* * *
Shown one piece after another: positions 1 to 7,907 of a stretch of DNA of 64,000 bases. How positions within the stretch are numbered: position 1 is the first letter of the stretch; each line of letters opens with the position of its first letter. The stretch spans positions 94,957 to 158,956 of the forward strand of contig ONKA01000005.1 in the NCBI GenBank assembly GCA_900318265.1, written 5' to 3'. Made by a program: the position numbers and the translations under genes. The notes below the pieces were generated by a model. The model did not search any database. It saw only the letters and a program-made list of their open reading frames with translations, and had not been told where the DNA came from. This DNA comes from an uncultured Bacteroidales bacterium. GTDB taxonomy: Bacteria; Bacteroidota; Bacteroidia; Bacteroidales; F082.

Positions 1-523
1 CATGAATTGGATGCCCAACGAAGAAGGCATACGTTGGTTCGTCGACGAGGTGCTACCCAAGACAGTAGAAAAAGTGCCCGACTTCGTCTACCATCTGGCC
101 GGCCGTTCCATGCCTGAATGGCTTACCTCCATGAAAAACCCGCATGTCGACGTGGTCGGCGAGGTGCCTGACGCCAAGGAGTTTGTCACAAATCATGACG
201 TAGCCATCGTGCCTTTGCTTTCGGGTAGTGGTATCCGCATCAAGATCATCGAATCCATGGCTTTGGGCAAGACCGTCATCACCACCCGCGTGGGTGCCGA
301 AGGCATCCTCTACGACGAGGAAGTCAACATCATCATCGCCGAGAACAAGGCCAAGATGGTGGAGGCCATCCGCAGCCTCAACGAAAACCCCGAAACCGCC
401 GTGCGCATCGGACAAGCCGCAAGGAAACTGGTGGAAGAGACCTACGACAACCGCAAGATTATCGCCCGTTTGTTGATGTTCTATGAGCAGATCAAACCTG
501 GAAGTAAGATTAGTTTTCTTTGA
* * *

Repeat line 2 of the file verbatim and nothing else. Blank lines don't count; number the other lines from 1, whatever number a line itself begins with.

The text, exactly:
Positions 1-523